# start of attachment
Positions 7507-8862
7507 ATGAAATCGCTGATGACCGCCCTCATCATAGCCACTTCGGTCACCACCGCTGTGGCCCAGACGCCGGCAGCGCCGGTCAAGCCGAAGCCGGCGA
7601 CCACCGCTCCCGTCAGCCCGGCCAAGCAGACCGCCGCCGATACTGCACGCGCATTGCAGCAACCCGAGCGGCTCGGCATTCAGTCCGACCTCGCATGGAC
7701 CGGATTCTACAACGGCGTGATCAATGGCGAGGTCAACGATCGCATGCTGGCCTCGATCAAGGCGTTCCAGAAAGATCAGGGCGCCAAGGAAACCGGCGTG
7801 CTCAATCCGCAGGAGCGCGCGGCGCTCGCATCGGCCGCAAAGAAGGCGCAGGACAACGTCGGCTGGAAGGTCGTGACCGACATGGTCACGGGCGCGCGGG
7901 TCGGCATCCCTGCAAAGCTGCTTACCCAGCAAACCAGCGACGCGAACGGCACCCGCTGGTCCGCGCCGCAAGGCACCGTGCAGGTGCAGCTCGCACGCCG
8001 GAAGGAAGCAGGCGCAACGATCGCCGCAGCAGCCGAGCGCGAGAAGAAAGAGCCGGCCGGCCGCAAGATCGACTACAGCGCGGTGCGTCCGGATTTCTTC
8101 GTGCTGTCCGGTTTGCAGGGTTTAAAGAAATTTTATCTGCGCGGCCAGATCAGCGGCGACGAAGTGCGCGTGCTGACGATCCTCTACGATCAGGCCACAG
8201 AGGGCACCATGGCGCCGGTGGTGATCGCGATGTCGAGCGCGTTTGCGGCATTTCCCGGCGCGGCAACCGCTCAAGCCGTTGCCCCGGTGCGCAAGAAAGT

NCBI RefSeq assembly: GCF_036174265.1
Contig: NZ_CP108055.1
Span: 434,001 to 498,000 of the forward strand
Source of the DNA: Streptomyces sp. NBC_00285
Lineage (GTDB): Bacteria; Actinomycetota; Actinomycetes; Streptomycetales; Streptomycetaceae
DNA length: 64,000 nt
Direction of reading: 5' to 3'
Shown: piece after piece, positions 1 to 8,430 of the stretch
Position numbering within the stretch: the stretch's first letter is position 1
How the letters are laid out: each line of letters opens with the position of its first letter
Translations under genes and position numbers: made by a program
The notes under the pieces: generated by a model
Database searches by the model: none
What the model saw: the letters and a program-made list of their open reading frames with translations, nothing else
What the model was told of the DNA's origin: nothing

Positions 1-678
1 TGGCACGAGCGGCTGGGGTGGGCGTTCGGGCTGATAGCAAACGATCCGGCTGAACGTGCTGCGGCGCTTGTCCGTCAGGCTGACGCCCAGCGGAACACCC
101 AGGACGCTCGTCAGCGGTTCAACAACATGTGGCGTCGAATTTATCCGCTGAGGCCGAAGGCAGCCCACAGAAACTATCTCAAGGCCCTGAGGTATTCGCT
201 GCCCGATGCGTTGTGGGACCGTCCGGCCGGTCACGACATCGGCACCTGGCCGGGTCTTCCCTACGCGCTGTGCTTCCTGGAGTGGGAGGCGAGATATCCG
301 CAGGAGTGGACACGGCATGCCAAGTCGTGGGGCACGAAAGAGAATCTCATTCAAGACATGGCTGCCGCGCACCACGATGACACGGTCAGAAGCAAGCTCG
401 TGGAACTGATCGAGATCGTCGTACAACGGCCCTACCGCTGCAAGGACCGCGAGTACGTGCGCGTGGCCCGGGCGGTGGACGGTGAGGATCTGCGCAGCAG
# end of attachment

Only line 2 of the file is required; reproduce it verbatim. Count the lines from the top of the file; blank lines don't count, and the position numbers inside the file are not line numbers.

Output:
7507 ATGAAATCGCTGATGACCGCCCTCATCATAGCCACTTCGGTCACCACCGCTGTGGCCCAGACGCCGGCAGCGCCGGTCAAGCCGAAGCCGGCGA